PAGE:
I see this as a priceless training tool for having the volunteers come over one evening or Saturday afternoon and they can mix the last couple of services on virtual soundcheck and not need to have the band or singers there.  
So when I was able to demo the unit and verify the sound was good and I liked the layout and work flow that was all I needed to say this is what we need at FOH.  Again with this console,
I really had to make sure my gain was down.  I didn't have to push this console much at all.  

hope this helps,  
Title: Re: Digico SD8-Console "sounds"
Post by: Ivan Beaver on January 01, 2009, 10:29:06 pm
Another thing when "all you do is swap consoles" is there is no way you are going to get all the eq's/levels etc the same.

A tad bit more here + a smidgen less there x a couple hundred=a good bit of difference in the overall "tonality" of a console.

Very often the difference between a good mix and a great mix is a bunch of seemingly insignificant changes in eq and level.

I remember a long story at a nightmare gig where we had to move the entire rig (PA/monitor/lights etc)to an indoor venue due to weather and started the move about 1 hr AFTER the show was supposed to start Shocked .

The Headliner did the system setup (I was busy doing other things) and with the warmup bands (who I worked with all the time) never sounded better Very Happy .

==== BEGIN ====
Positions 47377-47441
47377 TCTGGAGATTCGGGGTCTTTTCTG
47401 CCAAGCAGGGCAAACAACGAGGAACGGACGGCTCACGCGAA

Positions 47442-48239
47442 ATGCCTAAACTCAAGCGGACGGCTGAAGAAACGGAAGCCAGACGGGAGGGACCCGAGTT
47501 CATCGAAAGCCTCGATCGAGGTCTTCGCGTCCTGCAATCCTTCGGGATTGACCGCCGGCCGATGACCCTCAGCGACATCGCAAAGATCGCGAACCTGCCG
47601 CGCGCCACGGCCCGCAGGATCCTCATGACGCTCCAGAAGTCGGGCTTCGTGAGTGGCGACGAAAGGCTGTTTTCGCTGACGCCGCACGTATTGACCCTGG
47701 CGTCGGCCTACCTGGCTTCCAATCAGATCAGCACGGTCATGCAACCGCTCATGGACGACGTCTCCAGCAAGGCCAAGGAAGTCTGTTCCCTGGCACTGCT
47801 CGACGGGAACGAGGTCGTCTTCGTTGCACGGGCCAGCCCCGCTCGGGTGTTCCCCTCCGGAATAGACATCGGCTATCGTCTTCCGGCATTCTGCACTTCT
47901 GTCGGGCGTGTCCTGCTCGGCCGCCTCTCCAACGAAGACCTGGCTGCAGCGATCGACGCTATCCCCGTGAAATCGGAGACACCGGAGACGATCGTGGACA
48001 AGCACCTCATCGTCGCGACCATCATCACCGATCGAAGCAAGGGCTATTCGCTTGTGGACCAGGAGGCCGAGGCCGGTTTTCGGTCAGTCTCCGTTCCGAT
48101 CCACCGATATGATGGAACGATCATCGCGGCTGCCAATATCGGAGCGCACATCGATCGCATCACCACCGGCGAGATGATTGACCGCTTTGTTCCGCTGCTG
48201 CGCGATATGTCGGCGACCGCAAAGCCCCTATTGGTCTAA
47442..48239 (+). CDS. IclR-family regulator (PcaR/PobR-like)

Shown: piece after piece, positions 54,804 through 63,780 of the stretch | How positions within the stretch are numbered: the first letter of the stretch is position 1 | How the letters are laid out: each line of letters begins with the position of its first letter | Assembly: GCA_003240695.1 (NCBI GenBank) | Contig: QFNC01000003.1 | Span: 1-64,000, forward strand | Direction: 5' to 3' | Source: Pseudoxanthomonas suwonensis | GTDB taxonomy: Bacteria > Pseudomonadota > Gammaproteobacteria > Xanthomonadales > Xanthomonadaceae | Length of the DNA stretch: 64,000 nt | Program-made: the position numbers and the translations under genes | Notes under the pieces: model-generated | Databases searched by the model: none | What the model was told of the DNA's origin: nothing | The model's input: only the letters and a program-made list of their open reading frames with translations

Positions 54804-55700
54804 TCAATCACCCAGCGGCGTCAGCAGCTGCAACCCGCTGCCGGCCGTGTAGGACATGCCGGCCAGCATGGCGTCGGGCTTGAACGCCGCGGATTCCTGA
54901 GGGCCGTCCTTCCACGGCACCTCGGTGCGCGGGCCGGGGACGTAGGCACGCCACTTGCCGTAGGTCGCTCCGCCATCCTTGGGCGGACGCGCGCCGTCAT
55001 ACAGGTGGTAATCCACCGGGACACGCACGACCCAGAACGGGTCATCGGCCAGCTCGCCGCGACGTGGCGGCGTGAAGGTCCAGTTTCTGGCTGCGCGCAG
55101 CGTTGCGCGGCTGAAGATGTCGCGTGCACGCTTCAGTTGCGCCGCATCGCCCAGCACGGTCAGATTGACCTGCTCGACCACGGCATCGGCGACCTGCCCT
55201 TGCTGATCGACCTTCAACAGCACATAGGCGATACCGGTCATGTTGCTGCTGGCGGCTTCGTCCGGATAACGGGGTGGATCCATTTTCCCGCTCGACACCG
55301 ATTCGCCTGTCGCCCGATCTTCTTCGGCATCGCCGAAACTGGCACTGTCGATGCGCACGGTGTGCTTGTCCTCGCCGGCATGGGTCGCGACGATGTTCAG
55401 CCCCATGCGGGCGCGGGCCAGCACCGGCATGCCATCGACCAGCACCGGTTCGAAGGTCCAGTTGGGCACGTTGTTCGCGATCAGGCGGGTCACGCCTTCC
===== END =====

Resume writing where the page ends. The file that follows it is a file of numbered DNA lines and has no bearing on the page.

When the headliner came on he did not touch the house eq or crossover and only did a few "little" tweaks here and there on the console.  When they started playing I said to myself "WOW who brought in the new PA system"  Mine doesn't sound that good Shocked .

Same PA, Same console, but with an operator who REALLY knew his stuff.  My hats off to him.  He was from the PA area (I think) and was known as "Doc".  This was back in the late 80's.

Without a doubt the best live sound operator I have ever met.  His "sound" was in his ears/fingers- NOT the gear he used.
Title: Re: Digico SD8-Console "sounds"
Post by: Karl P(eterson) on January 02, 2009, 12:15:06 am
If you read through the OP's posts he is using phrases like clinical and harsh. My best guess would be that the m7 isn't providing the same distortion or coloration as he is used to on other consoles. This could be fixed with a simple "boutique" D/A or could (maybe should?) just be lived with.

In all seriousness to the OP, I have listened to a lot of consoles from boutique to bog-standard. While all consoles have a "voicing" of their own, all of them are workable and at the end of the day you will get used to what you have.

Maybe you should try the m7 again and this time do some experimenting with your gain stages and having a more open mind to the fact that it might be MORE pure than anything you have ever used before. Thus if you are looking for a certain sound you will have to create it yourself.

On the other hand, as I said earlier, I would get an LS9, or even an 01v if it meant I got the right PA and/or room acoustics work.

All these consoles sound just fine and they will all let you get the job done.

Karl P
Title: Re: Digico SD8-Console "sounds"
Post by: Oran Burns on January 02, 2009, 07:57:42 am
Quote:

Without a doubt the best live sound operator I have ever met. His "sound" was in his ears/fingers- NOT the gear he used.